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choosing weights dana santas 2
You're not weak. You're just using the wrong weights in the gym
01:49 - Source: CNN

Editor’s note: Dana Santas, known as the “Mobility Maker,” is a certified strength and conditioning specialist and mind-body coach in professional sports, and is the author of the book “Practical Solutions for Back Pain Relief.”

CNN  — 

While there is no magic bullet for gaining strength, variety is key. To that end, although classic bicep curls often take center stage for building arm strength, another arm exercise deserves attention in your workouts: the hammer curl. This powerful movement not only builds impressive arm muscles but also enhances overall body strength, function, stability and resiliency.

Hammer curls are a variation of regular bicep curls. Like their traditional counterpart, one of the primary muscles targeted by hammer curls include the biceps brachii, the muscle best known as “the bicep.” However, hammer curls also emphasize two other arm muscles: the brachialis, a muscle beneath the biceps brachii that helps support the elbow joint, and the brachioradialis, a forearm muscle that enhances grip strength.

Aptly named, hammer curls mimic the action of holding and using a hammer. Unlike regular bicep curls, which use a palms-up grip, hammer curls are performed with a neutral grip with palms facing each other. This simple adjustment shifts the muscle focus for more comprehensive strength development. This variation also decreases wrist and elbow strain, reducing the risk of overuse injuries and making it a safer option for those with joint concerns.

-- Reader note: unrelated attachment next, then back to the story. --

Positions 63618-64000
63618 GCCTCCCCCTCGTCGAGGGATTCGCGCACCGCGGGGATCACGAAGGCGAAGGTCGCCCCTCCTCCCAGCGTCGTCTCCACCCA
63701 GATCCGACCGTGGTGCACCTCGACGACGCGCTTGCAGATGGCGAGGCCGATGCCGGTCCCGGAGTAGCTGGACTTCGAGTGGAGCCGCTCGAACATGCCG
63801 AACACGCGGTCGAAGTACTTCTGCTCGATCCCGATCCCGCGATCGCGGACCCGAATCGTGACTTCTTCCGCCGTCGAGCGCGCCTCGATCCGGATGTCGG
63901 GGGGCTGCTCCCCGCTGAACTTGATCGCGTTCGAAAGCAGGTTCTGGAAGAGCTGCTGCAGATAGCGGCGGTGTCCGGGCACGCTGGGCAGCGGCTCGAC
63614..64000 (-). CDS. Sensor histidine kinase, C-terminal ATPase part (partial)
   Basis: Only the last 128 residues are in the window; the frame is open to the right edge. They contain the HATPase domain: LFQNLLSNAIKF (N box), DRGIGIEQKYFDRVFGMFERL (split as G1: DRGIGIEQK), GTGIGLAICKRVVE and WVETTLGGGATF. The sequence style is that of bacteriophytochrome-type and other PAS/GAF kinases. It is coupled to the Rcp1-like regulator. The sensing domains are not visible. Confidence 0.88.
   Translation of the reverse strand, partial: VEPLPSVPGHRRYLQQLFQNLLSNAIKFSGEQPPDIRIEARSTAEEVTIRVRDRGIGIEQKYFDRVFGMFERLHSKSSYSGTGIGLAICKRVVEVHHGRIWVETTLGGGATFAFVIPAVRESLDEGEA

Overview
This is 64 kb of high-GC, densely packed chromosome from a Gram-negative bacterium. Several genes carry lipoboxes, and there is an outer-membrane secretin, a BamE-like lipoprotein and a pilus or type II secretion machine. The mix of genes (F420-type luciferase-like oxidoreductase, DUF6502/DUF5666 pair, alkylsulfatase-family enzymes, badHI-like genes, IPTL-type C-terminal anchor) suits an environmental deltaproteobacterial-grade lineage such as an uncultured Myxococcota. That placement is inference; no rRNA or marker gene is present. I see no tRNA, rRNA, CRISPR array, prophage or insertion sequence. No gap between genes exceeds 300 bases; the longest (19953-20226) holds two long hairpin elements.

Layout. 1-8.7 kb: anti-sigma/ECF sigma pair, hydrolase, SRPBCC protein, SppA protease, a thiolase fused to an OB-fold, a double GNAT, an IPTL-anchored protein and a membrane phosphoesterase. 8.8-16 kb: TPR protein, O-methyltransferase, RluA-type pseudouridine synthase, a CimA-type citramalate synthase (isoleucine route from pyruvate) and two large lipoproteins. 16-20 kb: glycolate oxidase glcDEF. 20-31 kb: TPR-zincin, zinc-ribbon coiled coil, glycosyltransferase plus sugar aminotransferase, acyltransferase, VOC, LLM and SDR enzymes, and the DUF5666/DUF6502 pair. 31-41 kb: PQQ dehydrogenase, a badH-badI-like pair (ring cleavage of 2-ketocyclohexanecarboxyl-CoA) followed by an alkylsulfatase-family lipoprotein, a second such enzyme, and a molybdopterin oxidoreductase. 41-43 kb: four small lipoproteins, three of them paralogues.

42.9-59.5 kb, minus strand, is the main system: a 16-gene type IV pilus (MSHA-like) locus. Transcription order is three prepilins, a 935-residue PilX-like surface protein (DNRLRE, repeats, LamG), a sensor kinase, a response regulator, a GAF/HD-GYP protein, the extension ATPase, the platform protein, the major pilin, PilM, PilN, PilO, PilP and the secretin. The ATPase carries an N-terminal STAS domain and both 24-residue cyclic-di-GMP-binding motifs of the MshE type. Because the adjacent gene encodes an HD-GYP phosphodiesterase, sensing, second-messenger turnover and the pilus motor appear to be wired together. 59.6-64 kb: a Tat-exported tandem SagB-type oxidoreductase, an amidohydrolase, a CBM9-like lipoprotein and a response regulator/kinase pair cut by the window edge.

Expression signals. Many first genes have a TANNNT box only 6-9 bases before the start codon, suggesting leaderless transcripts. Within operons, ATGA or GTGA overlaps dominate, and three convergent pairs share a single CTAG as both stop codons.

Hammer curls strengthen grip and muscles used to perform daily activities and reduce the risk of injury.

The everyday functional benefits of hammer curls

Despite their somewhat obscure reputation, hammer curls aren’t just for gym enthusiasts. This exercise can benefit anyone wanting to improve their ability to perform the physical tasks of daily living. Here’s a detailed list of benefits:

•   Because the neutral hand position needed to perform hammer curls boosts forearm and grip strength, it also boosts your ability to hold and lift heavier weights to make greater total-body strength gains in other exercises, as well as enhanced performance in other fitness and sport activities.

•   Hammer curls build arm and hand muscles needed for daily activities that require lifting, holding, and carrying, such as caring for children and performing household tasks and yard work.

•   Enhanced grip strength also helps with opening jars, using tools and completing basic household tasks, making hammer curls particularly beneficial for older adults trying to maintain functional independence.

•   The controlled motion and neutral grip of hammer curls help strengthen the muscles and tendons around the elbow and wrist joints, reducing the risk of common injuries associated with weaker muscles and improper lifting techniques.

•   With less wrist rotation than traditional curls, hammer curls minimize the risk of injury, especially for those people with previous wrist or elbow issues.

•   Performing hammer curls correctly involves significant core engagement, which improves balance and overall strength.

• Bonus: For anyone wanting more visibly toned arms, hammer curls build up the brachialis muscle, which underlies the primary biceps brachii muscle and boosts muscle visibility even when your arms are not flexed.